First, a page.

9. Personalities change

The resulting strength that emerges after suffering the death of a loved one forces a change in your identity and how you view yourself. Your mind experiences an internal shift in how you see yourself and your life in the aftermath of tragedy.

You may go from being a carefree, fun-loving person to one who is reserved and a bit sensitive to everyday challenges. On the other hand, you may begin living your life more freely due to recognizing your mortality. 

10. You stop worrying about the things you control

After loss, you might start seeing things in a completely different light. Things you used to think were substantial issues may no longer seem like such a big deal.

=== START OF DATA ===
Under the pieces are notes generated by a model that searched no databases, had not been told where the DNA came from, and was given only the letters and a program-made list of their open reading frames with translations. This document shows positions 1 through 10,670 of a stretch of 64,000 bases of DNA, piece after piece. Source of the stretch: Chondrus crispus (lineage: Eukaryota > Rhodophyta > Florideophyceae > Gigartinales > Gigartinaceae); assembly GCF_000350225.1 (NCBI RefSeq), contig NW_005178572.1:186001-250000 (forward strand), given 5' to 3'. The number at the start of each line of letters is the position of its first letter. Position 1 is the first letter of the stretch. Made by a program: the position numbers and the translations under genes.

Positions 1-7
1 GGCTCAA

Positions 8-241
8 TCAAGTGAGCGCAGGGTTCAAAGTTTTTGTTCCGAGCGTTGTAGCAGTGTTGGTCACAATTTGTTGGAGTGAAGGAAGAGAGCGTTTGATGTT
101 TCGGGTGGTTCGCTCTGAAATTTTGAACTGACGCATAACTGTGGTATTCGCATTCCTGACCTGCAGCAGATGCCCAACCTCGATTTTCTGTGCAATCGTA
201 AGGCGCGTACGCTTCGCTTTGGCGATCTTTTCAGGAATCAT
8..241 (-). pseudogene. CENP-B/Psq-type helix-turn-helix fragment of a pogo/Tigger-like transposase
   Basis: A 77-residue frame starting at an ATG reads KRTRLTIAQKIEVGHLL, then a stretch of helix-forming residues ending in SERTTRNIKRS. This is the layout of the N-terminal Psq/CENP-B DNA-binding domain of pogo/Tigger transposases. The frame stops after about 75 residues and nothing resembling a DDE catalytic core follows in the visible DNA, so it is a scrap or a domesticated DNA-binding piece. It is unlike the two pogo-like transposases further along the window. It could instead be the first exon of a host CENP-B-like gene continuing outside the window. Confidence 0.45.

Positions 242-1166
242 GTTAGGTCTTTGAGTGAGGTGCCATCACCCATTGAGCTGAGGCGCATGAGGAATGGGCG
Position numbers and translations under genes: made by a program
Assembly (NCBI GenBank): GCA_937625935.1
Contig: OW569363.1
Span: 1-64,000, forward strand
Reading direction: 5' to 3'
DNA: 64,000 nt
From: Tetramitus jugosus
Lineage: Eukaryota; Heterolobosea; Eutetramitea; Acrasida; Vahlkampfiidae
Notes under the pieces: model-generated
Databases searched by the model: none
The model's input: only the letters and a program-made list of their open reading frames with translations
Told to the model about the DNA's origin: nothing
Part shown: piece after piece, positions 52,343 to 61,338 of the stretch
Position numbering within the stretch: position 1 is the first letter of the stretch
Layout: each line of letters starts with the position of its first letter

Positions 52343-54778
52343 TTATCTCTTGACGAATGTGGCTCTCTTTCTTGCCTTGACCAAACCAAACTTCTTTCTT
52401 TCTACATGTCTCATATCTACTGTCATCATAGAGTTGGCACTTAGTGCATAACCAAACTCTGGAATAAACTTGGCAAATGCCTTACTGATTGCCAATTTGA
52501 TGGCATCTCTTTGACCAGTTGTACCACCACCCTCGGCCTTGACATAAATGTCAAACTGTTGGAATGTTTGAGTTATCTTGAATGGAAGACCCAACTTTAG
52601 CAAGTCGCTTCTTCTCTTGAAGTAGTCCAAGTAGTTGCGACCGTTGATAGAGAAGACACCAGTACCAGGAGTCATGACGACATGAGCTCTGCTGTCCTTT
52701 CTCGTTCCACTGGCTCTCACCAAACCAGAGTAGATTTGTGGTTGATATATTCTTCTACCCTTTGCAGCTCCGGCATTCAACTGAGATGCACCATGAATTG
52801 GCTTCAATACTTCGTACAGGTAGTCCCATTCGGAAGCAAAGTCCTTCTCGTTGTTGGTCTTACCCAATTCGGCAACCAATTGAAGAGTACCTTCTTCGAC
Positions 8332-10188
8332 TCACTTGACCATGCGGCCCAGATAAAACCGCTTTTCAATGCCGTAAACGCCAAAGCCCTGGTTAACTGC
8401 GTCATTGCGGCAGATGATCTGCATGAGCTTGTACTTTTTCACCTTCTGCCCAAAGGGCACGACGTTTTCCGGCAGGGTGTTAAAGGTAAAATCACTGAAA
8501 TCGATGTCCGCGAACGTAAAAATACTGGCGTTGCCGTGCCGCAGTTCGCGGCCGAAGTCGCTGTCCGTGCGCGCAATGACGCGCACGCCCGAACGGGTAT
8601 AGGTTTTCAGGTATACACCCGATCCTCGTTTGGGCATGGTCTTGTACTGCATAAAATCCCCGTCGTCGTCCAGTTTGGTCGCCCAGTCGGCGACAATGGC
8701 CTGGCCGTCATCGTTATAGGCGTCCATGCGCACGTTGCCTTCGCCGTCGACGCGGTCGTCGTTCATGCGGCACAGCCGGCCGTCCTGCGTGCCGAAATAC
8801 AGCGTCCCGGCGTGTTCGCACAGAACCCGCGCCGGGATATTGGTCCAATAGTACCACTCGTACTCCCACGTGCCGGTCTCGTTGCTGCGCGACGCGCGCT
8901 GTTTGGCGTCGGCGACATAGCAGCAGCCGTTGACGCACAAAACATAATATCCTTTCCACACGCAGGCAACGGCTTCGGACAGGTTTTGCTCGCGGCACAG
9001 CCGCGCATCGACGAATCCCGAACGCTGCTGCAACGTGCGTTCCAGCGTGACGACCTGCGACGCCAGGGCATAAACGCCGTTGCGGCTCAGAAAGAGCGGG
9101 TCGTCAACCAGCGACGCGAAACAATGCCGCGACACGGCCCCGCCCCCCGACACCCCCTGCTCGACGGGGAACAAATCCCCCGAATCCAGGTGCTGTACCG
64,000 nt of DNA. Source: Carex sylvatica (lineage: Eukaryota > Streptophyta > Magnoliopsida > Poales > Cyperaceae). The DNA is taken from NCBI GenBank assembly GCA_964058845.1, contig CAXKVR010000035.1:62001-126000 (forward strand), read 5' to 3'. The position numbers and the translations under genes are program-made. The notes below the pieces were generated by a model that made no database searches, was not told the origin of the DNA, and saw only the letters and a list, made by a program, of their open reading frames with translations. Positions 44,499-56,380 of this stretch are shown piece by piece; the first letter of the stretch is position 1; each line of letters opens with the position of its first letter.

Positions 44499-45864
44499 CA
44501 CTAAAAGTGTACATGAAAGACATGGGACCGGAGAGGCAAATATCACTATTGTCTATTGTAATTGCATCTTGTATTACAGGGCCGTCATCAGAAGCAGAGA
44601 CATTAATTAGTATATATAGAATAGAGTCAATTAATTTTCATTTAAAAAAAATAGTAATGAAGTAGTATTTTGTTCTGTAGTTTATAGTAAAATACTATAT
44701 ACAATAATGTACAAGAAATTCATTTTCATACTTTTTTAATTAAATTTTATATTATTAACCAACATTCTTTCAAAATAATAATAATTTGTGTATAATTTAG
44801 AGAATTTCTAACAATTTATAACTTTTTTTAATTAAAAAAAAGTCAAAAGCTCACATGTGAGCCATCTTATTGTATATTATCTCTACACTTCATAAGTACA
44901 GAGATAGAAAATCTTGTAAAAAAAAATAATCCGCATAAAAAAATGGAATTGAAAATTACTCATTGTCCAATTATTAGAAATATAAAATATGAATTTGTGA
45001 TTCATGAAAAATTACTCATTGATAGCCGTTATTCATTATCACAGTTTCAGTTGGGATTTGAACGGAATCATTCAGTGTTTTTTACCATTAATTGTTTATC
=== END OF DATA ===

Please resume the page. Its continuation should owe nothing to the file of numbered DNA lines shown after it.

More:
Overall, you stop overly caring about the things that are out of your control and start focusing more on the things you can change. For example, it’s typical to go from constantly worrying about finances to living from day to day without placing too much focus on what comes next. 

Grief Has the Power to Transform

With grief, you’ll go through shifts and changes in your mind and personality as you try to understand the depths of your loss. Healing may take months or even years and the journey is often painful but necessary.

Your emotions will go from feeling full of gratitude to completely drained, sometimes all in one day. Eventually, you’ll notice grief has transformed you, and that’s when the most challenging part of your journey is behind you.